I realize that most EAP methods don't send a sender id, but some (IBAKE for
example) currently do.  Also, the client might have an idea of what the
sender id is from configuration.  If so, do these all need to get exported
as server-id values?

4. In section 3.6.1 - It is not clear that an EAP-Failure packet is sent
when 1) the server sends a fatal alert to the peer, 2) the peer requests a
restart via a ClientHello and 3) the peer declines to permit the restart to
occur.

5.  In section 3.6.1 - Is the restart only an issue for fatal alerts, or is
it a problem for all alerts?

6.  In section 3.6.2 - Why SHOULD not MUST send clear text EAP-Failure?

7.  In section 3.6 - do we need to discuss the question of errors in the
outer EAP layer that is carrying the TLVs which contain the TLS content?
This is a distinct location from the current list of where to handle errors.
There is going to be a distinction (possibly) between errors that occur
during phase 1 and errors during phase 2.  Should the error return reflect
if the error occurred inside or outside of the TLS tunnel?

8.  In section 3.8 - I have the following questions
a) In the text The request MAY be issued, I don't understand the MAY at
this point.  Is it supposed to say that the request can be issued either
before or after the authentication has finished, or is it saying that the
peer has the option of issuing or not issuing the request, but must wait
until the authentication level has been reached?
b) If a peer issues a PAC request, but the server has not yet satisfied it's
policy, does the server remember the PAC request and send back the response
after the internal policy has been satisfied or should it send back an error
saying that policy has not yet been satisfied along with additional TLVs to
attempt and satisfy that policy?
c) What should a peer do if it receives a PAC TLV with an unknown attribute?

9.  In section 3.9 - there is leaking on the POP, but not on identity at
this point.  I believe that there needs to be a requirement that an EAP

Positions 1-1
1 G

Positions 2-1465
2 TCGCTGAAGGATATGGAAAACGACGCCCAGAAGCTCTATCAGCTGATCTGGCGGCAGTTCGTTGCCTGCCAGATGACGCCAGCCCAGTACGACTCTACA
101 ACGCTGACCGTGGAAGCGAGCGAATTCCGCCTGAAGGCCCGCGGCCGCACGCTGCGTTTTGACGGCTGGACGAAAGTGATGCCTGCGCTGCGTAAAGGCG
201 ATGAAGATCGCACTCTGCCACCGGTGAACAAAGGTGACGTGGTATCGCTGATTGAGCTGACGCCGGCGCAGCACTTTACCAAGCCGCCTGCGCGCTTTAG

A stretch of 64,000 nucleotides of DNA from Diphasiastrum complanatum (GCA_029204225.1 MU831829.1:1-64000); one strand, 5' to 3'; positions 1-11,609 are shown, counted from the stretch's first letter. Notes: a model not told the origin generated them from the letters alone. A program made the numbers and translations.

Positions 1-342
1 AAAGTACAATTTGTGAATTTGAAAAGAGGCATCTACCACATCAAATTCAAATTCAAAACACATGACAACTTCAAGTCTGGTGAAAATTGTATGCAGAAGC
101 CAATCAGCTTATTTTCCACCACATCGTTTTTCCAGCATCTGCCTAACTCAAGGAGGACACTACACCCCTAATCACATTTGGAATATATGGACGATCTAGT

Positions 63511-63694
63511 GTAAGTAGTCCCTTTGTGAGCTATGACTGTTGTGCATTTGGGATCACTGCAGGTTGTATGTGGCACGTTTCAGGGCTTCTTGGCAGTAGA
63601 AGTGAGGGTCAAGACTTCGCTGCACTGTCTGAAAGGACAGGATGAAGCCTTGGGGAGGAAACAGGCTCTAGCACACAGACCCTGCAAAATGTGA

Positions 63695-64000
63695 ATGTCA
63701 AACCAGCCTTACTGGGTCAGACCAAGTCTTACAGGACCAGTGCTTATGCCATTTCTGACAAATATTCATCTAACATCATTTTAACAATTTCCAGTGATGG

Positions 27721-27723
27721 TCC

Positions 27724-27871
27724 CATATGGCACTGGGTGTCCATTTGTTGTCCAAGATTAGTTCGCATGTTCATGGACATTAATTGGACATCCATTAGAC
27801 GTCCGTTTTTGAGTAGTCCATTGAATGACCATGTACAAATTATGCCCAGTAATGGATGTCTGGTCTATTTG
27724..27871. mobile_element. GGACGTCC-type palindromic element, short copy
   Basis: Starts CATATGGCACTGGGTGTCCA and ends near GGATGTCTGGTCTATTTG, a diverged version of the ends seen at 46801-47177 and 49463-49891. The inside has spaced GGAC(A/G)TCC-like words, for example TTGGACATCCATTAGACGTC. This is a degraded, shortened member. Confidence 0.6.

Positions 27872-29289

method needs to be run which will provide an identity proof on the client
prior to a certificate being issued.  You may or may not then want to add
text that says that the subject name(s) in the certificate request need to
be checked against the set of authenticated identities prior to the
certificate being issued.

10. In section 3.10 - It is unclear to me if the Server Unauthenticated mode
is because the server or the peer is unauthenticated at this point in time.
The cipher suite would indicate that the server is not authenticated,
however what about the case of the server providing an authenticated id to
the peer, but the peer is unable to validate the identity of the server for
some reason.  This is also a Server Unauthenticated mode.

11.  In section 4.1 - I would like to see a discussion that says that the
following situation can never occur.  The initial EAP message from the peer
to the server (or the response) plus the Outer TLV data plus the EAP message
headers exceeds the underlying packet size of the transport.  In the event
that it does, I am not sure how one finds the Outer TLV data start and where
the fragmentation would occur to get the Outer TLV data between the peer and
the server.

12.  Section 4.2 - I understand what is happening with an EMPTY TEAP message
being sent in response to a list of TLVs that are marked optional, however I
question if the statement that is MUST be sent is correct.  There are two
reasons for the question:  

a.  A server could send a RESULT TLV in response to a message from the
client that contains no TLVs that are either mandatory or recognized.
b.  I am (very slightly) worried about the fact that the response is not
authenticated by the tunnel in many manner.  I would think that a NAK to any
of the TLVs would be a better response if no other TLV messages are to be
sent.  The entity sending the TLV should know if it marked it as mandatory
or not.  The NAK is not the same as an Error TLV.